February 5, 2015

Bill sponsor’s outlook grim for an independent Public Education Commission

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A bill that would allow the New Mexico Public Education Commission to become an independent entity was stalled on a 6-6 vote Thursday morning.

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The bill would separate the commission from the state’s Public Education Department. According to the sponsor of HB 74, Rep. Christine Trujillo, D-Albuquerque, the bill would give the commission more power to hire staff and make decisions on approving state chartered schools.

The 6-6 vote officially puts the bill into limbo, but it is likely dead for the year.

Currently, the PEC provides an advisory role to the Education Secretary Designate Hanna Skandera. The commission also has some say in the creation of state chartered schools.

The PEC does not have its own independent staff, but instead utilizes staff from the PED’s Charter School Division.

The debate from Republican side of the committee was limited to two members.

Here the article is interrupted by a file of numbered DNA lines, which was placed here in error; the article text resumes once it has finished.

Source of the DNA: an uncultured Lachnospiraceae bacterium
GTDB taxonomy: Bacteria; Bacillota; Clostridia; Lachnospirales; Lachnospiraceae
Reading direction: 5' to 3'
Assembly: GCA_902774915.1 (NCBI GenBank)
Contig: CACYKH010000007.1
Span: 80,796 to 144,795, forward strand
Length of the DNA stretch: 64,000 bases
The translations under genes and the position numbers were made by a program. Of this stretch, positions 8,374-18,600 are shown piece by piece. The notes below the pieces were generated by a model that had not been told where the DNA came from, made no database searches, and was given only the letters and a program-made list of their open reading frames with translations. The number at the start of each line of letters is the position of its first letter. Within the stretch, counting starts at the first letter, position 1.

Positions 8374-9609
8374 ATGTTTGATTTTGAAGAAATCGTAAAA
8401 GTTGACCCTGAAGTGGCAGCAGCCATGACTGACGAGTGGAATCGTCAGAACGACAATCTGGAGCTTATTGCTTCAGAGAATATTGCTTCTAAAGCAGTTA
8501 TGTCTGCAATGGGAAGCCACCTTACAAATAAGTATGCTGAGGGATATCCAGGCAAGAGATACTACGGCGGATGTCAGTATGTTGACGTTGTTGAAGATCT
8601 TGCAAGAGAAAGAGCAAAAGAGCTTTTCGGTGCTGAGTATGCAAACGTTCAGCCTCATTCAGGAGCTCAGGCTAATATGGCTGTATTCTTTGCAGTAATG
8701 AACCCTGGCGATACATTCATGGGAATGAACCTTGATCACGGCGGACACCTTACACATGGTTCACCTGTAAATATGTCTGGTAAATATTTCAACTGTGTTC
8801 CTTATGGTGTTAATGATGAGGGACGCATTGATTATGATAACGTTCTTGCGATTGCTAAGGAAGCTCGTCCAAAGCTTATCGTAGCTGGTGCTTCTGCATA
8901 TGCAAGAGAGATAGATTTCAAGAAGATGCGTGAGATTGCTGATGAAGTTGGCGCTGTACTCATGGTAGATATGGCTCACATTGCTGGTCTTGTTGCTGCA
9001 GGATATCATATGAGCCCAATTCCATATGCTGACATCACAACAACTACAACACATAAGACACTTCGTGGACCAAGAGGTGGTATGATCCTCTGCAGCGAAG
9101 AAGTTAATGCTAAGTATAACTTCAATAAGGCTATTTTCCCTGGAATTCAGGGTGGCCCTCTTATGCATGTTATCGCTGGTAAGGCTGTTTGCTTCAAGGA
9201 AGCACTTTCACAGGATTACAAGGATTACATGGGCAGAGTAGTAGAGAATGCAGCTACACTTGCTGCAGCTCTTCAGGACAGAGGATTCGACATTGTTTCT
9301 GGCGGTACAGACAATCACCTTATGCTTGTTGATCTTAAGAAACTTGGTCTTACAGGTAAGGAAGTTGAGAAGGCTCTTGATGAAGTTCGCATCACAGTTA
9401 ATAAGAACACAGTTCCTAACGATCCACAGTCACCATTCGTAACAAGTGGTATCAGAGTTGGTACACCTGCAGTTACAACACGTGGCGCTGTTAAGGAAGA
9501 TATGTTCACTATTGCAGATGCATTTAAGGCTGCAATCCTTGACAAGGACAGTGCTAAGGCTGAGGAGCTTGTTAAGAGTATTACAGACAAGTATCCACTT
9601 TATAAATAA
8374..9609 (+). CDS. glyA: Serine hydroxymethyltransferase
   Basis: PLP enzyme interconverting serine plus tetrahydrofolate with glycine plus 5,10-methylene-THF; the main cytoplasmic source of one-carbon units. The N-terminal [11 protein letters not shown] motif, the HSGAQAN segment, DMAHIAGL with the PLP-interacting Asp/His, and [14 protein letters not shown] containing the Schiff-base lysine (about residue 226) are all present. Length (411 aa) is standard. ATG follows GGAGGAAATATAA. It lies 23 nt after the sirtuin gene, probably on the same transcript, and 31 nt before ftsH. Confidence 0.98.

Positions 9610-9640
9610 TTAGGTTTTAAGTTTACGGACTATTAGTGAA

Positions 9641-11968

Reps. Monica Youngblood, R-Albuquerque, and Jim Dines, R-Albuquerque, were the only two Republicans to raise questions or concerns about the proposed legislation before voting against it.

Youngblood raised concerns that the bill would create more unnecessary bureaucracy by creating new positions and costs. She added that not all elected officials get to hire their own staff.

“I don’t have any power over my staff either,” she said.

Dines’ comments were limited to a series of questions about the current state of the commission. He asked if the group has a meeting place and if it has staff already being utilized. Trujillo and her expert witness answered yes to both questions.

After five of the six Democratic members of the committee raised their questions, the committee voted on a motion to pass the bill.

The committee’s chair, Rep. Nora Espinoza, R-Roswell, was excused from the meeting in order to present a bill in another committee. With Espinoza gone, the vote was even.

Deputy Chair, Dennis Roch, R-Logan, told the committee the bill would “roll over” and go into “limbo.”

Trujillo had two words for her thoughts on the bill’s future.

“It’s dead,” she told New Mexico Political Report.

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